Brazil: Admin Supports Corporate Growth

EMERGING MARKETS ROUNDUP: BRAZIL

 

by Antonio Guerrero

 

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Brazilian companies take flight

Board members at Petrobras, the Brazilian state oil company, are calling on the company to tame costs linked to its $224 billion 2011-2015 spending plan. The investment program seeks to support the company’s plan to boost oil output by 40% by 2014, becoming one of the world’s top oil producers, mainly by developing and tapping pre-salt deepwater reserves. However, board members, including finance minister Guido Mantega, are delaying the plan’s approval until Petrobras curbs costs, contending the program could ultimately dilute the company’s value if it is forced to boost borrowing or issue new shares. If approved, the investment program would make Petrobras the world’s largest publicly traded oil company, surpassing Exxon Mobil. Petrobras executives are reviewing the plan to include cost-reduction components that may ease board members’ concerns.

 

With Brazilian companies continuing to increase their investments abroad, the BNDES state-owned development bank is considering opening an office in Asia to support clients. China, where such Brazilian companies as airplane manufacturer Embraer maintain operations, is likely to be the site of the new BNDES office. However, the bank is also looking beyond the Asian giant. It signed an agreement with the Japan Bank for International Cooperation in June to conduct joint investments of up to $3 billion in infrastructure projects. Moody’s pushed Brazil’s sovereign credit rating further into investment grade territory, with a June upgrade to Baa2 from Baa3. Moody’s had last upgraded Brazil in September 2009, from Ba1. The recent ratings action was prompted by the government’s improved finances and Brazil’s strong economic performance, according to Moody’s. While the ratings agency acknowledged ongoing concern over a potential credit bubble, it said such an event would only minimally impact the government’s balance sheet, thanks to Brazilian banks’ high capital ratios and the country’s low credit-to-GDP ratio. S&P rates Brazil at BBB-, while Fitch rates the sovereign at BBB.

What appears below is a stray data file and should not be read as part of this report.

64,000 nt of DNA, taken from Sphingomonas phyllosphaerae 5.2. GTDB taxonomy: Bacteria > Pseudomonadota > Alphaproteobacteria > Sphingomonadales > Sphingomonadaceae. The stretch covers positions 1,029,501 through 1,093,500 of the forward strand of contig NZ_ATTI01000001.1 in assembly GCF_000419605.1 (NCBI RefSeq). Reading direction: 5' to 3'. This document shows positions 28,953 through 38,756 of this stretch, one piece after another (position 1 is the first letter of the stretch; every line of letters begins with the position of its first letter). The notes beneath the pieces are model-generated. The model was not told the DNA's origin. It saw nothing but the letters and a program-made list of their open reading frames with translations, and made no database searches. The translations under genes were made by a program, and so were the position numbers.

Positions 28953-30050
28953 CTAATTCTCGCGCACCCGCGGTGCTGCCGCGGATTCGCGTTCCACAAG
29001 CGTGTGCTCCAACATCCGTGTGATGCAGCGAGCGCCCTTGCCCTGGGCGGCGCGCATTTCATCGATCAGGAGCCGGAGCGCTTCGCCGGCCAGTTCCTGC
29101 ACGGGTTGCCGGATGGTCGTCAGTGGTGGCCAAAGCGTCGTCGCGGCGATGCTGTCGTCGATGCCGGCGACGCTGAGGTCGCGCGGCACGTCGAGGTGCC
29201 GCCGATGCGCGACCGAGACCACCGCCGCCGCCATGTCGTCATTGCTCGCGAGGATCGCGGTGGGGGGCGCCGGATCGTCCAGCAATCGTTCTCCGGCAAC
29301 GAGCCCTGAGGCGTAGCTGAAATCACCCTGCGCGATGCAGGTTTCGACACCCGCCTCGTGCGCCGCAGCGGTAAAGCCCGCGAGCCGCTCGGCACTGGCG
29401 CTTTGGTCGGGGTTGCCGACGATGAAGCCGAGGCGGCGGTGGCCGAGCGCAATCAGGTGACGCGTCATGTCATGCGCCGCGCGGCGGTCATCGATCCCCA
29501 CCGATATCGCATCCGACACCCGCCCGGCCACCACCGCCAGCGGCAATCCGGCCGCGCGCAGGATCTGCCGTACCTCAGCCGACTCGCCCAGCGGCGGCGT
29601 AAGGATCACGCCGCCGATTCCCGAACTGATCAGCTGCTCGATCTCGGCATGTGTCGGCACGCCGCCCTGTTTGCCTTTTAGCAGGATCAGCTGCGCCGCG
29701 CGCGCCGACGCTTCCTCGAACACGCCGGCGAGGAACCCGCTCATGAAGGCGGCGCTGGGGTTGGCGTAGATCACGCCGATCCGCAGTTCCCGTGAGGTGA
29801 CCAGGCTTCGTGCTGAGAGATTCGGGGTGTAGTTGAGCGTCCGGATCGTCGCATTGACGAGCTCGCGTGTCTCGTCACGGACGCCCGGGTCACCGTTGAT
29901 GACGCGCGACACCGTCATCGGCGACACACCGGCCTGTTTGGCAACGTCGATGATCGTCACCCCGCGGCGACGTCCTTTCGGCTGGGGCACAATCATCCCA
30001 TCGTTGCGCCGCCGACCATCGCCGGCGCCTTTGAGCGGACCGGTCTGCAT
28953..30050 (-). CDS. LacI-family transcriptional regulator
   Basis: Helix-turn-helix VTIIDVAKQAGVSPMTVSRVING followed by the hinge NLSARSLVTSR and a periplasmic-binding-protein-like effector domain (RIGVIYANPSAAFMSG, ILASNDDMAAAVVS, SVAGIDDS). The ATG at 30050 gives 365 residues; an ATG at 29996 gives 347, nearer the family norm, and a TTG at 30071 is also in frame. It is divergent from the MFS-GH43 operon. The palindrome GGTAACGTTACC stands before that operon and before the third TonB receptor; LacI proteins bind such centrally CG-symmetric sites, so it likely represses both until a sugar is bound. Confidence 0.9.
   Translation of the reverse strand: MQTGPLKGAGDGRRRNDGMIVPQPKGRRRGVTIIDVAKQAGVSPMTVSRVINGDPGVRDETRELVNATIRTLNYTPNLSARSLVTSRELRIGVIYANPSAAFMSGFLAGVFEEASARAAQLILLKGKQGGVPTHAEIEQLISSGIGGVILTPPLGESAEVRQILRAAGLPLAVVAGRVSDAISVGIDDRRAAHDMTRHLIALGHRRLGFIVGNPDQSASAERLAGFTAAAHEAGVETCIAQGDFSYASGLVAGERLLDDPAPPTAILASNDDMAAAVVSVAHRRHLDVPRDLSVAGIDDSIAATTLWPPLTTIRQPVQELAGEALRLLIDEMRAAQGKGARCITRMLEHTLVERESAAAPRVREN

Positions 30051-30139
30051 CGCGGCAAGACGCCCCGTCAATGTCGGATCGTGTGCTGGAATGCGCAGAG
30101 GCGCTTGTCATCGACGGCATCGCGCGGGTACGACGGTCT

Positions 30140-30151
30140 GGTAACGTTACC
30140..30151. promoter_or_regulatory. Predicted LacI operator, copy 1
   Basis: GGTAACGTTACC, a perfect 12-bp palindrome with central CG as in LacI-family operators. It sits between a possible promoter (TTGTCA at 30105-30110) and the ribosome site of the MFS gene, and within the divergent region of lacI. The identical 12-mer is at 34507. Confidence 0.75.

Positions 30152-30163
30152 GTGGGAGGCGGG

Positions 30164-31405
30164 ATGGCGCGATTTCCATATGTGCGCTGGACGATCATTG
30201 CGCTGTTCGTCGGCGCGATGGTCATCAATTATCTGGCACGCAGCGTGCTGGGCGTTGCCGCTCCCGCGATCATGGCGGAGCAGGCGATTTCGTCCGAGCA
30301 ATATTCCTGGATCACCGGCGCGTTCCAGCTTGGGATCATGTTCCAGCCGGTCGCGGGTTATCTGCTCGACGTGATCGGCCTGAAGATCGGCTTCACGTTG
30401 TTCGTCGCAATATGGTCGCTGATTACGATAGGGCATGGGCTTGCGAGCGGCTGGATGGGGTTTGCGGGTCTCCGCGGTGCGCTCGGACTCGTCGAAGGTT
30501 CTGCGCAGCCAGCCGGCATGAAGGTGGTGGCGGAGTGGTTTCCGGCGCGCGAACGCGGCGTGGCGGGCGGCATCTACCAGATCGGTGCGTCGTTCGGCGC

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GOVERNMENT LOOKS TO SUPPORT BRAZIL’S CORPORATE EXPANSION

Board members at Petrobras, the Brazilian state oil company, are calling on the company to tame costs linked to its $224 billion 2011-2015 spending plan. The investment program seeks to support the company’s plan to boost oil output by 40% by 2014, becoming one of the world’s top oil producers, mainly by developing and tapping pre-salt deepwater reserves. However, board members, including finance minister Guido Mantega, are delaying the plan’s approval until Petrobras curbs costs, contending the program could ultimately dilute the company’s value if it is forced to boost borrowing or issue new shares. If approved, the investment program would make Petrobras the world’s largest publicly traded oil company, surpassing Exxon Mobil. Petrobras executives are reviewing the plan to include cost-reduction components that may ease board members’ concerns.

With Brazilian companies continuing to increase their investments abroad, the BNDES state-owned development bank is considering opening an office in Asia to support clients. China, where such Brazilian companies as airplane manufacturer Embraer maintain operations, is likely to be the site of the new BNDES office. However, the bank is also looking beyond the Asian giant. It signed an agreement with the Japan Bank for International Cooperation in June to conduct joint investments of up to $3 billion in infrastructure projects. Moody’s pushed Brazil’s sovereign credit rating further into investment grade territory, with a June upgrade to Baa2 from Baa3. Moody’s had last upgraded Brazil in September 2009, from Ba1. The recent ratings action was prompted by the government’s improved finances and Brazil’s strong economic performance, according to Moody’s. While the ratings agency acknowledged ongoing concern over a potential credit bubble, it said such an event would only minimally impact the government’s balance sheet, thanks to Brazilian banks’ high capital ratios and the country’s low credit-to-GDP ratio. S&P rates Brazil at BBB-, while Fitch rates the sovereign at BBB.
 

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